- Research article
- Open Access
Binding of undamaged double stranded DNA to vaccinia virus uracil-DNA Glycosylase
BMC Structural Biology volume 15, Article number: 10 (2015)
Uracil-DNA glycosylases are evolutionarily conserved DNA repair enzymes. However, vaccinia virus uracil-DNA glycosylase (known as D4), also serves as an intrinsic and essential component of the processive DNA polymerase complex during DNA replication. In this complex D4 binds to a unique poxvirus specific protein A20 which tethers it to the DNA polymerase. At the replication fork the DNA scanning and repair function of D4 is coupled with DNA replication. So far, DNA-binding to D4 has not been structurally characterized.
This manuscript describes the first structure of a DNA-complex of a uracil-DNA glycosylase from the poxvirus family. This also represents the first structure of a uracil DNA glycosylase in complex with an undamaged DNA. In the asymmetric unit two D4 subunits bind simultaneously to complementary strands of the DNA double helix. Each D4 subunit interacts mainly with the central region of one strand. DNA binds to the opposite side of the A20-binding surface on D4. Comparison of the present structure with the structure of uracil-containing DNA-bound human uracil-DNA glycosylase suggests that for DNA binding and uracil removal D4 employs a unique set of residues and motifs that are highly conserved within the poxvirus family but different in other organisms.
The first structure of D4 bound to a truly non-specific undamaged double-stranded DNA suggests that initial binding of DNA may involve multiple non-specific interactions between the protein and the phosphate backbone.
Repair of damages in DNA is an essential cellular process regulated by specialized molecular machinery. Base excision repair (BER) pathway  for repair of small lesions is initiated by monofunctional DNA glycosylases. These enzymes use a water molecule as a nucleophile to cleave the N-glycosidic bond between the target base and deoxyribose, releasing the damaged base and leaving an apurinic/apyrimidinic (AP) site . The BER pathway for the removal of uracil (Ura), which arises in DNA from deamination of cytosine (Cyt) or incorporation of dUTP during DNA synthesis, is initiated by uracil-DNA glycosylases (UDGs) . UDGs are divided in different families based on their substrate specificity . Members of family I-V share similar structure and motifs. Family I UDGs, which are also known as UNGs, specifically excise uracil from single-stranded DNA (ssDNA) and double-stranded DNA (dsDNA) with the preference ssU > dsU:G > dsU:A . UNGs are ubiquitous enzymes that use highly conserved motifs for DNA binding, uracil recognition and excision.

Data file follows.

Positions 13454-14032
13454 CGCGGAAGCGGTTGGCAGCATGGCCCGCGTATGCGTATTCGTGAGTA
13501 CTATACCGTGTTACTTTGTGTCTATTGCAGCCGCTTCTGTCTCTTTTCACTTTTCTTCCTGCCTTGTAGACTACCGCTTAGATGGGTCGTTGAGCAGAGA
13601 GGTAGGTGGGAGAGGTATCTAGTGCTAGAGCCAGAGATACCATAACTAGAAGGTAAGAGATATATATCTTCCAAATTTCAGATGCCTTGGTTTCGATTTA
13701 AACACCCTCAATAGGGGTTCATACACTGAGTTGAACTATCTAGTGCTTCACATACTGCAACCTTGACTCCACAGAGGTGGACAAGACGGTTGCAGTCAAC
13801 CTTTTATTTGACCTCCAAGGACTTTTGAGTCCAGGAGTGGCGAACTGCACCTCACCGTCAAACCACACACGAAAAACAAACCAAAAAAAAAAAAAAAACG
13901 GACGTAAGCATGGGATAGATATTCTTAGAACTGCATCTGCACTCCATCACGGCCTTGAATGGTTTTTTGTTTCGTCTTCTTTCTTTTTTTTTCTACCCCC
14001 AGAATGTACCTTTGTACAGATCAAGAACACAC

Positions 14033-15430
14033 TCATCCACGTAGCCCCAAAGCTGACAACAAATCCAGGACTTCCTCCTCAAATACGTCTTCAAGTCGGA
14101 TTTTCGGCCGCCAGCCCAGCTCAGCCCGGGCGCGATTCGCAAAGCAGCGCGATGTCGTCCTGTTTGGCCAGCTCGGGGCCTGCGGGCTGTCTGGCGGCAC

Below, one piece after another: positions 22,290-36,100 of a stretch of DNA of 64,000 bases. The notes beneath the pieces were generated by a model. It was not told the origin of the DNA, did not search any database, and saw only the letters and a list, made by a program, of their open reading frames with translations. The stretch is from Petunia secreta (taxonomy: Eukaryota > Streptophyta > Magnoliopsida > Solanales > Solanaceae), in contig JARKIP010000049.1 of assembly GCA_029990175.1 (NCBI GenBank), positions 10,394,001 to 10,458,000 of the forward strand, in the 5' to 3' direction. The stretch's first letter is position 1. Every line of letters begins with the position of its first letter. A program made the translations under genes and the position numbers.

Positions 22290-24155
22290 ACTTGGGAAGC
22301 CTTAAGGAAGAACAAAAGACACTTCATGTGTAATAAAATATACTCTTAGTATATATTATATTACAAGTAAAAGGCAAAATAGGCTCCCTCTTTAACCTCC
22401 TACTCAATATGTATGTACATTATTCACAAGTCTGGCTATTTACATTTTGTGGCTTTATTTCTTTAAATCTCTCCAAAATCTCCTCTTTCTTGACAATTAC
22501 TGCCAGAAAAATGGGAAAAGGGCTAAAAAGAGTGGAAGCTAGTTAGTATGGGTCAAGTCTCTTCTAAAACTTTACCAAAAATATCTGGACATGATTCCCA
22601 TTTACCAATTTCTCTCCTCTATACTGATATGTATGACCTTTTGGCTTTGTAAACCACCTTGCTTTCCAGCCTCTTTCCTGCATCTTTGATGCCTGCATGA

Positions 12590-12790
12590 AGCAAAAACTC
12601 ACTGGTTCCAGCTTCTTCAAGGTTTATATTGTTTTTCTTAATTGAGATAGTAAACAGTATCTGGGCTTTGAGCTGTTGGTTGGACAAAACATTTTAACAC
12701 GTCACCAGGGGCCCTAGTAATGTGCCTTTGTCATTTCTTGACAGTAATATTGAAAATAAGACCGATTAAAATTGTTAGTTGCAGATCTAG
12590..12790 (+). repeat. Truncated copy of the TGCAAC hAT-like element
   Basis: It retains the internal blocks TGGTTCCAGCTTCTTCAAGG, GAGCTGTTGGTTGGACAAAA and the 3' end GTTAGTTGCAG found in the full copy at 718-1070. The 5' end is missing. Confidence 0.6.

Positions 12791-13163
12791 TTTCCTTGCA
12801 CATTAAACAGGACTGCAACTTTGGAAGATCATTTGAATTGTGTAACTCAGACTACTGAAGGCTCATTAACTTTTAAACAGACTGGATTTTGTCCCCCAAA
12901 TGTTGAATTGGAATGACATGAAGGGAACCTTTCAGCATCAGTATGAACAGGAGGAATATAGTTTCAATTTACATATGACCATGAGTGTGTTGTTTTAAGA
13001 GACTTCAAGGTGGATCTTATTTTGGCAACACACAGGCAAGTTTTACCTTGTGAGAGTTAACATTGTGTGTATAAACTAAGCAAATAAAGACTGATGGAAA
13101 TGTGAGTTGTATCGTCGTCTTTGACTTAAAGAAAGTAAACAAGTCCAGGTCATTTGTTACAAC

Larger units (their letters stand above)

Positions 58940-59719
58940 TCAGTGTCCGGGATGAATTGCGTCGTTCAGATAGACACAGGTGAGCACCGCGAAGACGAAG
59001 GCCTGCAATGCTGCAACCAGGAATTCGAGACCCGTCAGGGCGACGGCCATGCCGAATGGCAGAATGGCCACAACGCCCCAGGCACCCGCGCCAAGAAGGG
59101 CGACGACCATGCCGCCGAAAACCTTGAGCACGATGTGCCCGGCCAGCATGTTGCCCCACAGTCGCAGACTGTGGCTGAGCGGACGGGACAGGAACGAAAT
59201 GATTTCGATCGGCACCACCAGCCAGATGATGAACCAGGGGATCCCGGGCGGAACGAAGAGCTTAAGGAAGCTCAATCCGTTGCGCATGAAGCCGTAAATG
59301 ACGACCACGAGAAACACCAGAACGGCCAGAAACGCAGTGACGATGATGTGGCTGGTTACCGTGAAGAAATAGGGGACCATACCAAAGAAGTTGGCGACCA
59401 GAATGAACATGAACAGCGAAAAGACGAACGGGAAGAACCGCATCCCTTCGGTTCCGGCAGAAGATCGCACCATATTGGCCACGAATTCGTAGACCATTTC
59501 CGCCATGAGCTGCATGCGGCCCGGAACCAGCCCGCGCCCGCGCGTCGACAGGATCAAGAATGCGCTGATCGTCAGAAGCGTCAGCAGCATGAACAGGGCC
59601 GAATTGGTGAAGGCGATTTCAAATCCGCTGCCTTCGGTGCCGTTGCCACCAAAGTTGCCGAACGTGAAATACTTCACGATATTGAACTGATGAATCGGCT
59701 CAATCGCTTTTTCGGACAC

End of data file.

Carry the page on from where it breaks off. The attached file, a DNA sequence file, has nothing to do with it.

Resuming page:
The reaction mechanism for UNGs has been elucidated from a series of elegant structural studies in which wild-type and catalytically inactive mutant UNGs were captured in the DNA-bound form at various stages of action [6–12]. For detection of uracil in DNA, UNGs use a ‘pinch-push-pull’ mechanism, which involves a multi-step base flipping process. In the first step, serine and proline residues in three different loops (the ‘Pro-rich loop’, the ‘Gly-Ser loop’ and the ‘Leu-intercalation loop’) lead to a slight bending of the DNA through compression (‘pinch’) of the backbone. In the second step, a conserved leucine residue of the ‘Leu-intercalation loop’ penetrates into the minor groove and the DNA becomes fully bent and kinked leading to flipping of the uracil base (‘push’). The uracil nucleotide interacts with the ‘uracil recognition pocket’ where cleavage of the glycosidic bond takes place, and in the final step, the leucine residue is retracted (‘pull’). Two catalytic residues, an aspartic acid and a histidine, are found invariant in all UNGs (Table 1).
UNGs of poxviruses are, however, exceptional and most diverse members of this family. The motifs used by these enzymes are fully conserved in all orthopoxviruses but differ significantly from their counterparts in other organisms (Additional file 1: Table S1) [4, 13–15]. More importantly, UNGs of poxviruses assume a novel and essential role in viral replication and serve as an intrinsic component of the replication machinery. In the prototypic poxvirus Vaccinia, UNG (known as D4) binds to another viral protein A20 to form the heterodimeric processivity factor. A20 also binds to the DNA polymerase E9 and thereby tethers D4 to E9 [15–20] and assembles the heterotrimeric (D4:A20:E9) core of the processive polymerase complex. In the absence of D4, Vaccinia E9 synthesizes only short (<10 nucleotides) stretches of DNA [18, 21]. This essential role of D4 in supporting processive DNA synthesis is not dependent on its catalytic (glycosylase) activity .
Crystal structures of D4 have been reported in the free form [13,22; 2owr 1 , Footnote 1 2owq, 3 nt7, 4dof, 4dog] and as a non-productive2 Footnote 2 uracil complex [14; 4lzb]. Three dimensional structure of D4 retains the overall fold of UNG proteins- a central 4-stranded parallel β-sheet with α-helices on both sides (Fig. 1). There are two additional β-sheets in D4 (residues 2-6/12-16 and 107-109/215-217) not seen in any other UNG (Figs. 1a, b). Although the UNG-specific motifs are very different, the architecture of the uracil-binding pocket in D4 is remarkably similar to other UNGs and five of the six residues forming the pocket are identical. These residues include the catalytic Asp68 and His181, which are appropriately positioned for binding uracil and cleavage of the glycosidic bond . Considering the unique properties of poxvirus UNGs, it should be highly interesting to understand how these proteins adapt to utilizing the altered motifs for binding DNA, and recognizing and excising uracil.